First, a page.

The curse of MSN strikes another MS VP
9 June 1999
It was five years ago today... There was a time when the life expectancy of an MS exec could apparently be measured in days. It was all a bit like Caligulan Rome with bloody assasinations and mysterious disappearances, although Bill Gates never, to our knowledge, appointed his favourite horse to the board. Of course, this being the 20th century, errant management could not be obliged to take hemlock or fall on their sword. Chillingly, though, a far worse fate awaited - they were moved to MSN awaiting execution:
By John Lettice
Published Wednesday 9th June 1999 16:16 GMT
Another Microsoft executive has been "disappeared" - this time it's John Ludwig, VP of the consumer and commerce group, who's signed-up for an extended leave of absence. Ludwig was involved in the development of IE, and has left a number of fingerprints in the trial transcripts. But more recently he drew the Microsoft lemon job, which included responsibility for the Microsoft Network.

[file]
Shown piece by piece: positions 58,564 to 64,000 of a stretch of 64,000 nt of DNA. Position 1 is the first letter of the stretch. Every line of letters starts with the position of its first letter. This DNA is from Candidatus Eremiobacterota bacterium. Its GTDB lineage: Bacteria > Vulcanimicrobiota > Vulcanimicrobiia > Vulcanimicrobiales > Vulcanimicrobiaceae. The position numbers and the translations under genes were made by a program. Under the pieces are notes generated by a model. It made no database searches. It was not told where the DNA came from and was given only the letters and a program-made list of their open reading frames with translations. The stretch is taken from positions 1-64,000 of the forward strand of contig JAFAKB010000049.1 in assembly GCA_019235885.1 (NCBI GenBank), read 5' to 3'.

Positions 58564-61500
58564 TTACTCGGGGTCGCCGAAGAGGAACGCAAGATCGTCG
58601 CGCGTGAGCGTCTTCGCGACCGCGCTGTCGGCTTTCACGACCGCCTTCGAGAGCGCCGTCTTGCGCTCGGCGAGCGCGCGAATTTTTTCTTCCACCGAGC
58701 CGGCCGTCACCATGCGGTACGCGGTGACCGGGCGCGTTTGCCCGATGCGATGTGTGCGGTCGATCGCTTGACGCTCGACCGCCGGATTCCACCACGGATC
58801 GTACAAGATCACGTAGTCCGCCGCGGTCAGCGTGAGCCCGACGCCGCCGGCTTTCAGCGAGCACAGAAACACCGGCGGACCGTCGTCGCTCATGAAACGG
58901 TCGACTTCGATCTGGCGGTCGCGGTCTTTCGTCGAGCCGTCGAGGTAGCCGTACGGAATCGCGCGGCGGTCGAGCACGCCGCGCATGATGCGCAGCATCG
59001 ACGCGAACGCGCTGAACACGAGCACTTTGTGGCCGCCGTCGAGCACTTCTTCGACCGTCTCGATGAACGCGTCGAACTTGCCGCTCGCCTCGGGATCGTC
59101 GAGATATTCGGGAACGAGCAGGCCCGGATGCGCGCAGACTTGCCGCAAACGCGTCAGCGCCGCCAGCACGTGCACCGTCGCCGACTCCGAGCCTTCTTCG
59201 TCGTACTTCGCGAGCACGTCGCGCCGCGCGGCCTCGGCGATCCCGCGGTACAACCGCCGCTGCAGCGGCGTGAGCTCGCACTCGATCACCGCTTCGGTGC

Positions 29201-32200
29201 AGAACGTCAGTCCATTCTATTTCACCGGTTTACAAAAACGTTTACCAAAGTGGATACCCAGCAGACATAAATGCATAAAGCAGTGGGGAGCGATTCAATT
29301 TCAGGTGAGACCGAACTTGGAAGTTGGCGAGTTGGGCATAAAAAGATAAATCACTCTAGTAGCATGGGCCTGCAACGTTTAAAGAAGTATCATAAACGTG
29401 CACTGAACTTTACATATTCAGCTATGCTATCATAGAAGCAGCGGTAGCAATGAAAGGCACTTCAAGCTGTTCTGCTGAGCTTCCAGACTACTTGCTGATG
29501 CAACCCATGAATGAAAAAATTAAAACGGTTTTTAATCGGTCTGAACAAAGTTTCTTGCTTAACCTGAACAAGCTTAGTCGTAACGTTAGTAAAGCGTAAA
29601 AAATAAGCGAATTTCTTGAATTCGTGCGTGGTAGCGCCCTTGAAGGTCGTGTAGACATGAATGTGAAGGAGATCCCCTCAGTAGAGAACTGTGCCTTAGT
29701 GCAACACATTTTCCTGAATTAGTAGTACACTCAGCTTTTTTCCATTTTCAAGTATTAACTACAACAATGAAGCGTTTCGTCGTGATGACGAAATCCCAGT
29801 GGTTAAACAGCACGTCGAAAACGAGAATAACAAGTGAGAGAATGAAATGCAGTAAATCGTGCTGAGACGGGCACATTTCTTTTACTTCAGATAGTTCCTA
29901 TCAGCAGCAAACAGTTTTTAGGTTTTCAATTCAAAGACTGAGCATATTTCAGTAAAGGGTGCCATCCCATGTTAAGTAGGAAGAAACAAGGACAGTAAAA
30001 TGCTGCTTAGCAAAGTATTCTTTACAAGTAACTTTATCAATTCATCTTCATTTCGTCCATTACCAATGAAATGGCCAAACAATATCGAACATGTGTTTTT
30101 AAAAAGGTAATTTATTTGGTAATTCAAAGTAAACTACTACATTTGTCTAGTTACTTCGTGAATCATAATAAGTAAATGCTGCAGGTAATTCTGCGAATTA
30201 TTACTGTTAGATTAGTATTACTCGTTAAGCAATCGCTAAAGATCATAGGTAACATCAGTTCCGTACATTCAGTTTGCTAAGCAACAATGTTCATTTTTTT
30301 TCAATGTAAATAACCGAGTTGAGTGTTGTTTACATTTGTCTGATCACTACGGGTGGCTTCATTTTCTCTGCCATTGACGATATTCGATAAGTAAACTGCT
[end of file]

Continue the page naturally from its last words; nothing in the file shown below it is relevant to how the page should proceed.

Consumer and commerce is the sort of nebulous poison chalice that tells you somebody at Microsoft is probably trying to tell you something. Ludwig therefore seems to have decided to fall on his headhunter, and is taking a three month leave of absence to "spend more time with his family and consider new opportunities." The casualty rate at MS seems to have ramped somewhat since Steve Ballmer took the helm. All parties concerned deny that Ballmer is organising firing squads, but when we saw him a couple of weeks back we couldn't help noticing the crazed look in his eye and - grief - how much he's started to resemble Uncle Fester these days.
We've now got Brad Silverberg largely out of the loop (he's allegedly back as a part time consultant, no longer a major mover and shaker), Ludwig's old boss Pete Higgins on extended leave, and both of the Myhrvolds, Cameron and Nathan, out. Cameron resigned, while Nathan steadfastly maintains he's on a year's sabbatical, and he's coming back. As he wasn't there very often when he wasn't on sabbatical, his return, if it happens, could be exceedingly difficult to spot.
Well, Silverberg turned up in March 2000 at the helm of Ignition, "a sort of post-PC VC outfit specialising in wireless". On board were Cameron Myhrvold and - no surprises here - John Ludwig. Cameron's brother Nathan also had a cash interest in the venture, which we described at the time as "an interesting group of former MS execs with a shared shady past".
Fast forward to right now and Ludwig is still with Ignition, as are Myhrvold and Silverberg. And what a cheerful bunch they look. Happily ever after? It looks that way. ®